+ Bring the sides of the plastic wrap up over the balloon and twist the plastic at the end over the balloon.

    + Use your fingers to press the clay upward towards the tied end of the balloon, working around the balloon evenly.

    + Once you are happy with the size of the vessel, gently remove the plastic wrap.

    + Place the clay wrapped balloon somewhere safe to dry. Given the sun exposure and the thickness of the clay, it can take a few days to become completely dry. The balloon will naturally deflate over time or you can gently remove it when the clay becomes solid.

    + Once the balloon is removed, turn your vessel upside down to let the bottom dry out completely before using.

    handmade clay vessel for keeping small things tidy | reading my tea leaves

    Thanks to Rose Pearlman for developing this project, writing the instructions, and capturing the imagery. Rose is an artist, teacher, and textile designer. With a background in fine arts and a love of well designed functional objects, her creations blur the lines between art and craft and pushes the boundaries with non-traditional techniques and materials. Rose teaches monthly rug hooking workshops in and around her home in NYC, and also welcomes commissions for one of a kind constructions in decor and home furnishings. Her work has been featured in fiber magazines, galleries, and numerous online design sites. She lives in Brooklyn, NY with her family.

    Step-by-step process photos by Rose Pearlman. All other photos by Erin Boyle.

    This post includes affiliate links. Reading My Tea Leaves might earn a small commission on the goods purchased through those links.

    my week in objects (mostly).

    October 11, 2019

    1. this banana bread.

    {and being the beneficiary of someone else’s late-night baking habit.}

    2. these october flowers.

    {for hanging on.}

    3. these tree guides.

    {and a kid very into “studying” them.}

    4. these pre-loved baby socks.

    {plus a pre-loved baby bouncer, and especially a cup of tea with a kindred spirit.}

    5. these tiny pears.

    {because mini fruit is the best kind of fruit.}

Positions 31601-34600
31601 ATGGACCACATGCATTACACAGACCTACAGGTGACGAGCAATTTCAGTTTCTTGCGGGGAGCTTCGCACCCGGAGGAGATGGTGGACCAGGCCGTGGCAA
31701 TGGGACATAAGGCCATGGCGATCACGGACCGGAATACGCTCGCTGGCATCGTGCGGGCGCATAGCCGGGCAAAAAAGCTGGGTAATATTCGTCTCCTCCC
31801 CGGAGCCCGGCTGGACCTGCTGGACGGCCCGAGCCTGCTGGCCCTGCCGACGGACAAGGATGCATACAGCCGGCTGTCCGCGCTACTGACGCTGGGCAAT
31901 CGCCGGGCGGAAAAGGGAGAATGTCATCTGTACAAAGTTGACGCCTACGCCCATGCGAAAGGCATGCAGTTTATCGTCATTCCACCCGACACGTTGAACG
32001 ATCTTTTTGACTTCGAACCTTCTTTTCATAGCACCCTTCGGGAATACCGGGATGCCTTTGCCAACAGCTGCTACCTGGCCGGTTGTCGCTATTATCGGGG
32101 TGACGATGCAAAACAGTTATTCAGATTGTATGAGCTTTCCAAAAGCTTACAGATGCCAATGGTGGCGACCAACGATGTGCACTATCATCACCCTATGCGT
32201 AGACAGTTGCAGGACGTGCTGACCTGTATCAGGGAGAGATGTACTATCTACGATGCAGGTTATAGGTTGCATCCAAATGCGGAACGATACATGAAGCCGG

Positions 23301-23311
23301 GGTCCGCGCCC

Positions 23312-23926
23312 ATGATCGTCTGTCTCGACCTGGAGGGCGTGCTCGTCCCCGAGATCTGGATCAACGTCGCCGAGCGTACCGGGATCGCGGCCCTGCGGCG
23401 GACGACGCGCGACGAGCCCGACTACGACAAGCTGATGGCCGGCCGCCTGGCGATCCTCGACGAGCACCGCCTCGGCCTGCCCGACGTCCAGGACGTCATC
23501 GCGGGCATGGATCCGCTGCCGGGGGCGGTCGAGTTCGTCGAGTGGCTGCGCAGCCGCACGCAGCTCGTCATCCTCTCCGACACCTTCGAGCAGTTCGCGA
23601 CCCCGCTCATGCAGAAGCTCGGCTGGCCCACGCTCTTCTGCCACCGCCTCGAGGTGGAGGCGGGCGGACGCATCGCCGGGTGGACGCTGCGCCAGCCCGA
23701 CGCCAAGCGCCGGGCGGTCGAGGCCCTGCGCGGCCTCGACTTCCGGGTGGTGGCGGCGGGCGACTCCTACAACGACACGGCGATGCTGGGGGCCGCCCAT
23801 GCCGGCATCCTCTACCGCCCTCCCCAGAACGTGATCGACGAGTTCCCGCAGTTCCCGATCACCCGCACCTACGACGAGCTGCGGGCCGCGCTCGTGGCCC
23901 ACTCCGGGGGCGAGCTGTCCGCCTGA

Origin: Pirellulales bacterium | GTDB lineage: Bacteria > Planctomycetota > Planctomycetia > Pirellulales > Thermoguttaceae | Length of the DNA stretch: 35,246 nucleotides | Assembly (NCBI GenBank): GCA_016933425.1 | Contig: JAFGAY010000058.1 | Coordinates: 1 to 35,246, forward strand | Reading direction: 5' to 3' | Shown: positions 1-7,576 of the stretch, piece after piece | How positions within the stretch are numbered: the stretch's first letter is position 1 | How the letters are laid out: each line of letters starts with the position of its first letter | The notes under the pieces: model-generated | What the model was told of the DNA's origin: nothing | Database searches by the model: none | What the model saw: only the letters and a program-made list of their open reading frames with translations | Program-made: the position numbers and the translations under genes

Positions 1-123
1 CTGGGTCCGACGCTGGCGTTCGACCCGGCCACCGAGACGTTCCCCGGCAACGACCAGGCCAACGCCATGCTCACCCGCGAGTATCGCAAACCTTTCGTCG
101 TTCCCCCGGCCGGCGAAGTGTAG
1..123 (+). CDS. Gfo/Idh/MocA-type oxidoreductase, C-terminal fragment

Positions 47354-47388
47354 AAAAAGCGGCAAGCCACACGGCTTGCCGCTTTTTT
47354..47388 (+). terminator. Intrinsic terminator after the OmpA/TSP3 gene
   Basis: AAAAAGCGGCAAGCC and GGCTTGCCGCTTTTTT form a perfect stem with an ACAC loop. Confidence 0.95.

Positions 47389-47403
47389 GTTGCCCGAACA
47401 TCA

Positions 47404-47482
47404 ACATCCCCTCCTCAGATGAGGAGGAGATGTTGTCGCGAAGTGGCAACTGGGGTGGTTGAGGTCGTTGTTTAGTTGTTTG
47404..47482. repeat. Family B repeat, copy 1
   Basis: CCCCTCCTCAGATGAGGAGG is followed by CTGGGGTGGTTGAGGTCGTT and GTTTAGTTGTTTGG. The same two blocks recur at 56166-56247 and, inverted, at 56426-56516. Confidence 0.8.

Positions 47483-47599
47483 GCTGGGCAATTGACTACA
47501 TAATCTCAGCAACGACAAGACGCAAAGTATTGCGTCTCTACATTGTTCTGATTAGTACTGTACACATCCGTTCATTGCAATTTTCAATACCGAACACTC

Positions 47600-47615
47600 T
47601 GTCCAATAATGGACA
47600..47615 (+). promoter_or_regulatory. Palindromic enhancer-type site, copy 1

other things:

    opting out.

    switch cotton, see change.

    you know someone who’s had a miscarriage.

    bronx defender beauty routines.

    critical consciousness.

    vanishing dinner.

    there’s not a paper trail.

    a curtained bed.

    on being selfish.

    October 10, 2019

    cosmos | reading my tea leaves

    Faye has been telling me lately when she’s feeling selfish. By which, I’ve gathered, she means she’s feeling like she wants some quiet time alone. Or, some quiet time together. Time to snuggle up and read a book. (Or snuggle up and stare out the window.) Time to walk by ourselves to school instead of joining friends we meet along the way.

    “Oh, you’re feeling like you want some solitude.” I’ve offered. “Some time to be quiet, or alone.”

    cosmos | reading my tea leaves

    But in trying to help her to find the right word to describe her feelings, it’s struck me that I don’t have another perfect word to substitute for her. When you look up self in the dictionary, there’s a long list of hyphenated words that come after it. With some obvious exceptions, lots of them have an overall negative association: self-righteous, self-important, self-serving, self-centered. They’re not descriptors most people would claim with pride. Unlike selfless, which we use to mean compassionate and considerate and noble and generous.

    But where does that leave us? How about the equally noble effort of being compassionate and considerate and generous with ourselves? How about being selffull? And taking the time to honor our own needs and fill ourselves up.

    In the end, I’ve taken a liking to Faye’s use of the word selfish. Sometimes I feel selfish, too. Like I need the time to sit quietly and arrange cosmos. Or, walk solo with my kid to school. Or methodically rearrange the spice cabinet. Or decline an invitation and get into pajamas as soon as the clock strikes five o’clock. Earlier this week, between meetings, I finally booked an appointment for the facial that James and the kids gave to me for my birthday. I treated myself to mozzarella sticks for lunch. I ducked into a makeup shop and asked the clerk to help me, a thirty-five year old, learn to apply eyeliner.

    cosmos | reading my tea leaves

    Today is World Mental Health Awareness Day. I hope we can all find a way to be a little bit selfish, taking into account each of our own particular, quirky, evolving needs.